The Mexicologist, Professor George Kubler of Yale, stressed that certain traditions contained in Mesoamerican heritage were referred by me to events of the pre-Christian era.Kubler insisted that this heritage could not date from the 8th to 4th pre-Christian centuries, but rather was generated in the 4th to 8th century of the Christian era.
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As years passed and more tests were made (soon by laboratories counted in scores), a rather consistent deviation between radiocarbon age and historical age started to receive the attention of researchers.
The radiocarbon dates diverge from the historical dates by several hundred years (often 500 to 700), and, interestingly, in the Egyptian samples more so than in samples from most other ancient civilizations.
But I could not and should not satisfy myself with this support without repaying by demonstrating where the difficulties and pitfalls of the method are hidden.
In the cataclysmic events reconstructed in Worlds in Collision and also those that preceded the fall of the Middle Kingdom in Egypt, various effects could not but vitiate the radiocarbon performance, some of these effects tending to make organic life appear older than its actual age, and others making it appear more recent.
Therefore the claim was made that the magnetosphere around the earth, discovered in 1958, suffered occasional weakening, thus allowing more cosmic rays to pass it and to hit the nitrogen atoms in the upper atmosphere, changing them to radiocarbon.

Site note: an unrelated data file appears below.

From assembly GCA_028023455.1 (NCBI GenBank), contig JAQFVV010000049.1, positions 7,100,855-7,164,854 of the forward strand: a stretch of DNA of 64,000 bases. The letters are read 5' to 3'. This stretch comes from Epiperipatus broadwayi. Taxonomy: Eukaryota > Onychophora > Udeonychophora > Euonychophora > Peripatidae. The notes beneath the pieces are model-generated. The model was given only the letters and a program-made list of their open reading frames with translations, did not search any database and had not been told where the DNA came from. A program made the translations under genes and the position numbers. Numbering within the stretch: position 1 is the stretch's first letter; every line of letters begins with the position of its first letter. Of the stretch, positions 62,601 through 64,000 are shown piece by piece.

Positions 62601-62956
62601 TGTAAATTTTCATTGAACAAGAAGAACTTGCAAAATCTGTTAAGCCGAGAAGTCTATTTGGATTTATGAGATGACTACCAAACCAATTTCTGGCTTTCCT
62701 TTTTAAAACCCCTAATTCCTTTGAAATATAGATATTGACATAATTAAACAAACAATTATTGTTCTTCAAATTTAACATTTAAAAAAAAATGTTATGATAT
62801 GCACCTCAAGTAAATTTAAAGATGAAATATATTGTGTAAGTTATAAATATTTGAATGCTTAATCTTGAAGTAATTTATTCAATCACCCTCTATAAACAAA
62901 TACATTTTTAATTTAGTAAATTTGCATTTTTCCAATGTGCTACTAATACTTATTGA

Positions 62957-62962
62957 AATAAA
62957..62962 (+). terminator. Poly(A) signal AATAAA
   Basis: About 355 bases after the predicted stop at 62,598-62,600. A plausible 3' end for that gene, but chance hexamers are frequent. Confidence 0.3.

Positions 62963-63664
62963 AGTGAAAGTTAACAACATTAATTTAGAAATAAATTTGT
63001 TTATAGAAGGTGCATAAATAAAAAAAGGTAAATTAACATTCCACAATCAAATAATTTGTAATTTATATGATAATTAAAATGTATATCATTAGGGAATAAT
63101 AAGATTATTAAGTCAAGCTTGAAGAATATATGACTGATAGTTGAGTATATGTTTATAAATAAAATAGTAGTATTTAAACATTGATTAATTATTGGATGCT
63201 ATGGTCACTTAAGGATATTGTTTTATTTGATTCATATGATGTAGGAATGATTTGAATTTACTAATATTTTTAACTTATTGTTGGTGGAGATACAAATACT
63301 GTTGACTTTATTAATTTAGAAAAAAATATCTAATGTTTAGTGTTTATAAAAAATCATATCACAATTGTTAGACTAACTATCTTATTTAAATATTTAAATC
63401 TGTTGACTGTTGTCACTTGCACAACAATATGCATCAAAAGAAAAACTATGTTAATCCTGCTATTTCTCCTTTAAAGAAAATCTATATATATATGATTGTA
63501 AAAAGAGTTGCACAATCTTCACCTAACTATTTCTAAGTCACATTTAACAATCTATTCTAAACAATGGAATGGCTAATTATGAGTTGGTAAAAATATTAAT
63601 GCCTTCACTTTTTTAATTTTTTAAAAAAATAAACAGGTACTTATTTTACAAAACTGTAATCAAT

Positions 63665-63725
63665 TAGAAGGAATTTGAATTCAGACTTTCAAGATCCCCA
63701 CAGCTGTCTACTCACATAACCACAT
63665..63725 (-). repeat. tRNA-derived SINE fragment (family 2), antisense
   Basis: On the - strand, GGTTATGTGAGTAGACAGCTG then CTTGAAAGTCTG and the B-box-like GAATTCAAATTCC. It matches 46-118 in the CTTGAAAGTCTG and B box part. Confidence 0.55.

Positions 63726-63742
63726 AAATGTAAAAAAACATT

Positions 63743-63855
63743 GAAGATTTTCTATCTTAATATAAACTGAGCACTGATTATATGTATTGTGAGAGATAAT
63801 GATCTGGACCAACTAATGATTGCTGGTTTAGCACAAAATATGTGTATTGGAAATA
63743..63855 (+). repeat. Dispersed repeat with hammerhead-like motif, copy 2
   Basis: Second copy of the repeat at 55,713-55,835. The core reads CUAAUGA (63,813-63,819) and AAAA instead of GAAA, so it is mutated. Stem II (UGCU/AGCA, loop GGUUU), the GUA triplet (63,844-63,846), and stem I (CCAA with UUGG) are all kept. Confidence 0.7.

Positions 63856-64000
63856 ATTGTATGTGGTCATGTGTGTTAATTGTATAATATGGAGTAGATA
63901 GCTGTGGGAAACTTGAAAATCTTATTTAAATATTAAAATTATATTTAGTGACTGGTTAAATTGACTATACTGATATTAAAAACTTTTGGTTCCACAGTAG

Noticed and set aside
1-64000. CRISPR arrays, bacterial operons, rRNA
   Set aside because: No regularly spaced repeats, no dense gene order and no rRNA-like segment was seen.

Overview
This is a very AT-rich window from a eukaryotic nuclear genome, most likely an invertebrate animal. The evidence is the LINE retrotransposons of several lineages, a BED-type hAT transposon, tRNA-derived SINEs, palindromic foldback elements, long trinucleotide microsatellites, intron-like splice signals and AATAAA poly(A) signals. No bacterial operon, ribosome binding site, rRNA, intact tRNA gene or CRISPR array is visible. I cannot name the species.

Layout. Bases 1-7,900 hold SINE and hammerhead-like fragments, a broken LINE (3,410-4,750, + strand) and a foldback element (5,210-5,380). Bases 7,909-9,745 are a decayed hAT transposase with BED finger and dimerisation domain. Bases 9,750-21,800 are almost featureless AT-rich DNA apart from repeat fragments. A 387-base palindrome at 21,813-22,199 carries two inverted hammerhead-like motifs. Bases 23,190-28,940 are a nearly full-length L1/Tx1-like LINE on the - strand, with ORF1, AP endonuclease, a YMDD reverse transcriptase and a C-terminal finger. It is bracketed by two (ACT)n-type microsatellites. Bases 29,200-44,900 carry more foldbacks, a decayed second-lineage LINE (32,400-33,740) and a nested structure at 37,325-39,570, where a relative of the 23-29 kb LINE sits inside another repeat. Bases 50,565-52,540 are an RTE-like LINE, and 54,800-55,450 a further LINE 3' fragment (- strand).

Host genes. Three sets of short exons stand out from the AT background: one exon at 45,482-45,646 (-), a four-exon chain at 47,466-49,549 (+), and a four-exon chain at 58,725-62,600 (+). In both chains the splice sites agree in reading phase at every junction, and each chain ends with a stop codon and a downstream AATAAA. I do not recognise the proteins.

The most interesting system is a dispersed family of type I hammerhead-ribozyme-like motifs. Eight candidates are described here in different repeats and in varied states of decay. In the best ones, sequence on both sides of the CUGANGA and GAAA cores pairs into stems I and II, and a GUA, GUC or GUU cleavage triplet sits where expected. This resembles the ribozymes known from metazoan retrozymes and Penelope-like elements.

It was further claimed that the magnetic field of the earth might have reversed its polarity in the last 40 thousand years, a phenomenon known to have happened in geological epochs.
The method caught the fancy of the radiocarbon researchers.
However, three or four rings formed in one year is not uncommon, especially if the tree grows on a slope, with the ground several times in a year turning wet and dry because of rapid outflow of water (Glueck et al., Botanical Review, 7, 649-713; and 21, 245-365).
But in December, 1956, the National Geographical Society m conjunction with the Smithsonian Institution made it known that excavations at La Venta proved by radiocarbon that the classical period of the Meso-American civilizations (Olmec, Toltec, Maya, etc.) needs to be pushed back by a full thousand years and ascribed not to the 4th to 8th centuries of the Christian era but to the 8th to 4th centuries before that era.